Bing: My own stress test
The banks got into trouble because they were careless. So now they're assiduous. I liked them better before.
(Fortune Magazine) -- It all started when mortgage rates plummeted a few months ago. I read the papers and said to myself, "You're paying 6.75% on your loan for this apartment. Rates are in the high 4% range now. You should probably refinance." Since I always listen to myself on such matters, I decided to look into it. If I had known what I was in for, I would have slapped myself silly. Instead I let the bank do it.
The bank, you see, has to lend money. It has a huge department dedicated to doing that. But now, after having been stupid about it, the bankers have to pretend they are smart, at least for the time being. Each and every individual there has to fulfill his or her part of the loan-approval process in such a way that nobody will say to them one day, "Why did you approve this deadbeat?" They solve this problem by becoming assiduous.
In my case it began smoothly, as all nightmares do before they turn. I called George, the bank officer who had provided my previous loan. "You're preapproved!" he beamed. I thought, "What a nice bank."
A few days later I received a letter in the mail. It came from what they called a senior loan consultant in their Speedy Approval Department. I will call her Salim, for that is very nearly her name. Salim began by offering me best wishes. She then asked me for ...
"A copy of my child support/separation agreement to verify liability amount, a letter of intent for current residence and proof of monthly co-op fees, an explanation letter for the disputed tradelines appearing on credit report: Citi #54247459, #54675 and Ballys #2601437091005, evidence mortgage statement for property now held elsewhere in escrow, otherwise will require proof of taxes and insurance, a letter of explanation for the following deposit(s) made on 01/27/2009, including documentation as to the source of these funds, a copy of the signed sales contract for the sale of the property; satisfactory verbal verification of employment from borrower's current employer, a satisfactory and fully completed appraisal report for the subject property, supporting the proposed value of the apartment in question, a UCC-1 Filing Authorization to the Bank Attorney or Settlement Agent (attached), the Recognition Agreement, signed by you and the managing agent of your Cooperative Board, to the Closing Agent/Bank Attorney prior to closing, in triplicate, a copy of your Stock Certificate in the Co-op, a completed Co-op Project Questionnaire, 2 Years Audited Financial Statements and Tax Returns, the first two (2) pages of the Proprietary Lease, the ground lease, sponsor amendments, Master Hazard/Liability Certificates evidencing satisfactory coverage for: General Liability, 100% Replacement Cost, Fidelity Bond Insurance, Property, Rent Loss, Boiler/Mach and Umbrella, plus a copy of the preliminary title binder for the subject property."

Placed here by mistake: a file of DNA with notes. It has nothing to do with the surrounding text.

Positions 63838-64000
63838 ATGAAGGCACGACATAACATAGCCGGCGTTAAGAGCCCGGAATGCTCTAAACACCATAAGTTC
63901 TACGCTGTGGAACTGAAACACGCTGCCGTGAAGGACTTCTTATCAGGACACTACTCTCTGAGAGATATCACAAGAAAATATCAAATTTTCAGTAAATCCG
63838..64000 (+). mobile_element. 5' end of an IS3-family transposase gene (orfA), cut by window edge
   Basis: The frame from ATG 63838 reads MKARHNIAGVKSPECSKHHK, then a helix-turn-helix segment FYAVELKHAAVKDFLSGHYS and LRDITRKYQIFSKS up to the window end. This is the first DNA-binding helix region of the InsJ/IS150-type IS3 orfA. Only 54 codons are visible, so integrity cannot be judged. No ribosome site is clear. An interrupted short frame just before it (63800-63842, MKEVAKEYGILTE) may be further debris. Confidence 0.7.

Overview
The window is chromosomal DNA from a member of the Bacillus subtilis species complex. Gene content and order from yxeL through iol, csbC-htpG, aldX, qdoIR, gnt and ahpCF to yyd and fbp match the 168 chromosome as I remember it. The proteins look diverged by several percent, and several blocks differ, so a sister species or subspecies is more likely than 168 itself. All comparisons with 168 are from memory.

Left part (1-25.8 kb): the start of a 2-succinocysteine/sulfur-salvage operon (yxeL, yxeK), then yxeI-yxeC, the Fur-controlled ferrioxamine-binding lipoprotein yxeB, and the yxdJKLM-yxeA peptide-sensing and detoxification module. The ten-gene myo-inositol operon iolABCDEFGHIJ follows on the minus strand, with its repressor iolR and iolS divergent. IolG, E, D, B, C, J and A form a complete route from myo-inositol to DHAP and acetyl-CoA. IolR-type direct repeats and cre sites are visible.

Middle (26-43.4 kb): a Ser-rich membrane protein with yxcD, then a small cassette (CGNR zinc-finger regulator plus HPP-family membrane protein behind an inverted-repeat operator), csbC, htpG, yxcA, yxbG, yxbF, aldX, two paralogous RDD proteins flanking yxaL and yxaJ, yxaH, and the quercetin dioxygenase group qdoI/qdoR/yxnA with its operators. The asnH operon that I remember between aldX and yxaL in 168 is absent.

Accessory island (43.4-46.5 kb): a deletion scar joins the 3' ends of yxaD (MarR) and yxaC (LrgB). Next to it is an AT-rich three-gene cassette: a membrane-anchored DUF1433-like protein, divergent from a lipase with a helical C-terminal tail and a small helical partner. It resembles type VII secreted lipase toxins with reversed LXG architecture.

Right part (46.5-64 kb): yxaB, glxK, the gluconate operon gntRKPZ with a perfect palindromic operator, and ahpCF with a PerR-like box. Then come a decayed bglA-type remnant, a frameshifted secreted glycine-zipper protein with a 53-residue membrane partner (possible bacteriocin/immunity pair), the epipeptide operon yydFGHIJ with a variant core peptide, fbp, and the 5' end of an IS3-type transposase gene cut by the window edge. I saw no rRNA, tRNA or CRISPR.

After I attended to my nosebleed, I sat down and thought for a while. What had I gotten myself into?
Things went from bad to worse. Every document needed at least two pieces of paper for backup, which then required additional documentation. Sometimes things got "lost." I began to have trouble sleeping. Then one morning I got an e-mail from the Speedy Approval Department. Salim wrote, "There are issues pertaining to the Title of your building. The Loan will not be approved until they are resolved." I called my lawyer.
It appeared that two things were at work. First, a tenant in one of the 120 co-ops in my complex had a beef with his air-conditioning repair company. During a subsequent lengthy e-mail chain that eventually involved the general counsel of the bank, Salim stuck to her guns. An indemnification letter would not suffice. The tenant in question had to pay his air-conditioning bill. Second, there appeared to be a person in Staten Island by the name of Bing who had a lien against him. The fact that I was not that particular Bing was not considered germane. It took me nearly three weeks of interrogation to prove to them that this Bing had nothing to do with that Bing, and even then they were dubious.
Last week, when all seemed perched on the verge of success, I got an e-mail from the Speedy Approval Department requesting my appearance at a certain time and a certain date at Room 101 of the corporate headquarters. "For final adjudication of this matter," the note said. It was not signed.
That was a week ago. I'm happy to tell you that I did get my refinancing package through at last. And in the end, I don't think I had to sacrifice too much.
It's amazing what you can do without a pinkie.
STANLEY BING's latest book is "Executricks, or How to Retire While You're Still Working' (Collins), available at finer bookstores everywhere. He can be reached at email@example.com. For more Bingstuff, go to his Web site, stanleybing.com.